Monday 19 March 2018

Prepare for higher charges as banks tighten the screw

From mortgage fees to paying for ATM withdrawals, new charges could hammer the public, writes Louise McBride

Pay up: Free ATM withdrawals may not last much longer
Pay up: Free ATM withdrawals may not last much longer

THE Irish taxpayers -- who have already coughed up billions to bail out the Irish banks -- should brace themselves for a new raft of bank charges.

In a desperate attempt to beef up their balance sheets, banks have increased their credit card and overdraft charges, as well as the interest rates on their personal loans and mortgages, over the last couple of years. As Irish banks could yet need another €25bn -- on top of the €35bn they're getting under the EU-IMF deal -- to cover their losses, more vicious bank charges could be on the way.


If Irish banks follow their German and French counterparts, the days of using the ATM of a bank of which you are not a customer could be numbered -- unless you want to pay sky-high charges.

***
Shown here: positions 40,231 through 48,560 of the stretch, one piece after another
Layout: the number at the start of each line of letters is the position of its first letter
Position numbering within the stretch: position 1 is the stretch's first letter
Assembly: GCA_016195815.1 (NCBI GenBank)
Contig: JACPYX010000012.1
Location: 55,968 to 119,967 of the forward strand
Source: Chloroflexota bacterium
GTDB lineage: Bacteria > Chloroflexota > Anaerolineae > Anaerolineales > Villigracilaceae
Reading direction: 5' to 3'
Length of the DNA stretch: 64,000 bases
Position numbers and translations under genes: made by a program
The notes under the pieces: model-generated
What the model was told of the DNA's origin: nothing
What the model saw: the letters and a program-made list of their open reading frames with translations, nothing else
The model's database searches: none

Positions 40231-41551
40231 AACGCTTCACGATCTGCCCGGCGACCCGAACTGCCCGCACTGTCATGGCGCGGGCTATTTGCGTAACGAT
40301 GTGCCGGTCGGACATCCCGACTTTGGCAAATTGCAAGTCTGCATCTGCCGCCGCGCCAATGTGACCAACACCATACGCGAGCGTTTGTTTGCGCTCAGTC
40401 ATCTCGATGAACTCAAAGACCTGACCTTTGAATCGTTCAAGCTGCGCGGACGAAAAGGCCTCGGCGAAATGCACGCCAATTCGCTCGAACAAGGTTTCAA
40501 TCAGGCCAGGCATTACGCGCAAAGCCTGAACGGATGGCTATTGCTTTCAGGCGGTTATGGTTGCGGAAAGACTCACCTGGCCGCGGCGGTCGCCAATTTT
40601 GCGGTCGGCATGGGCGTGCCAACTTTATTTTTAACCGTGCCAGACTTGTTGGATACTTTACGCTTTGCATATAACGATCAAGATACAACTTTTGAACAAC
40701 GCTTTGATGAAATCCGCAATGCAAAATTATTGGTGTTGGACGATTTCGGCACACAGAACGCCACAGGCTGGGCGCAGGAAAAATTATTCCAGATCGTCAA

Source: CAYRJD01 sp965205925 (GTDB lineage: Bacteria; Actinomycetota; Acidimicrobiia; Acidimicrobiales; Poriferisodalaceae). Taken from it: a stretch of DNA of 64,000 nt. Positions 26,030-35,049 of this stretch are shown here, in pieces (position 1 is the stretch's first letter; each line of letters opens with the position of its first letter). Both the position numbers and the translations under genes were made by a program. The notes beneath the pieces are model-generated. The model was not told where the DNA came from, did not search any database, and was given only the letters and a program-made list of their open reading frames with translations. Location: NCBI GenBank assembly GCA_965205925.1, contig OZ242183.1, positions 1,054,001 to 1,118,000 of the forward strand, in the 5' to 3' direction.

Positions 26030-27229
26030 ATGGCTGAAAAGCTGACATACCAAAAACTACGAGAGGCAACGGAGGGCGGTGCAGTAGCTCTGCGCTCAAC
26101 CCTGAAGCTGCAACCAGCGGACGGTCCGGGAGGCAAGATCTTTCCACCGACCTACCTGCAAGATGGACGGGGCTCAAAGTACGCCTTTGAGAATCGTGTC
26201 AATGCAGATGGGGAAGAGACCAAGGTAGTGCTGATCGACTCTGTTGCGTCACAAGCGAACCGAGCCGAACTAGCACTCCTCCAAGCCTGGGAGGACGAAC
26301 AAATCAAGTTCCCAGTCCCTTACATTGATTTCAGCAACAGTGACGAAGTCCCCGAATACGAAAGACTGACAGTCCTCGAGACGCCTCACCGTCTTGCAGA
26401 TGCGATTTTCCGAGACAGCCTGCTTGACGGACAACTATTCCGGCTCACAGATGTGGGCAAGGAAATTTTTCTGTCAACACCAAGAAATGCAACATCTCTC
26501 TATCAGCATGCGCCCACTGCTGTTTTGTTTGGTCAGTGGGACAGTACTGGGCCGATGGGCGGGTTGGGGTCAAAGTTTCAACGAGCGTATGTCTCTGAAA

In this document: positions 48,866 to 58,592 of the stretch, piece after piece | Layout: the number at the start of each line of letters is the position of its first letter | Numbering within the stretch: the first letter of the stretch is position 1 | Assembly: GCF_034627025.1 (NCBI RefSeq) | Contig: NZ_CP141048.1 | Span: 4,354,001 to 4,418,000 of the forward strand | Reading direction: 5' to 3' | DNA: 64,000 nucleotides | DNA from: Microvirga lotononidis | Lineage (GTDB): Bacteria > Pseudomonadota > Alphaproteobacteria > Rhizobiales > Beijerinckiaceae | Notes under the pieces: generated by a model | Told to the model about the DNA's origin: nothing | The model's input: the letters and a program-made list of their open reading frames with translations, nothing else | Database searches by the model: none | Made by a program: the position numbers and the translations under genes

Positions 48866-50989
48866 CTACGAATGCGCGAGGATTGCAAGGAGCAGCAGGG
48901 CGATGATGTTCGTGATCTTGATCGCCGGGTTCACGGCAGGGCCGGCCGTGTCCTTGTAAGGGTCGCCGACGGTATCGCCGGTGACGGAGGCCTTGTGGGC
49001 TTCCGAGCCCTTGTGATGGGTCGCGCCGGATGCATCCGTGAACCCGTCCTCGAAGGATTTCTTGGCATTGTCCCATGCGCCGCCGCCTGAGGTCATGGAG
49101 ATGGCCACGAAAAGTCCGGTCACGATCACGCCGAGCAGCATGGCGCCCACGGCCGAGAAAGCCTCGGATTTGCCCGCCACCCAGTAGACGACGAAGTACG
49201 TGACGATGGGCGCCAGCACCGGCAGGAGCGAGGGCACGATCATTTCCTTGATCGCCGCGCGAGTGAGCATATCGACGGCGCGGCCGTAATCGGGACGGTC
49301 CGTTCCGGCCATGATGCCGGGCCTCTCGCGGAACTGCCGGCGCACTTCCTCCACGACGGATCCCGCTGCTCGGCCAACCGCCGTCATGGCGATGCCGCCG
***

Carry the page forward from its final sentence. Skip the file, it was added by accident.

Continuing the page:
Last year, you could have paid as much as €7.50 each time you took money out of an ATM in Germany, according to Johannes Kleis, spokesman for the European Consumers' Organisation.

"Charges have come down since then but the charges of German savings banks -- who have the highest number of cashpoints -- are still very high," said Kleis.

In France, the cost of cash withdrawals from the ATMs for non-customers has increased by 63 per cent over the last six years, according to a recent study by the French consumer association, UFC-Que Choisir.

In Ireland, most of us can avoid paying ATM charges if we keep a certain amount of money in our current account -- or get our salary paid into the account.

Experts, however, believe that it will soon become impossible to avoid ATM charges in Ireland -- and that the charges will be a lot higher than the 20c or 28c fees currently lobbed at some customers.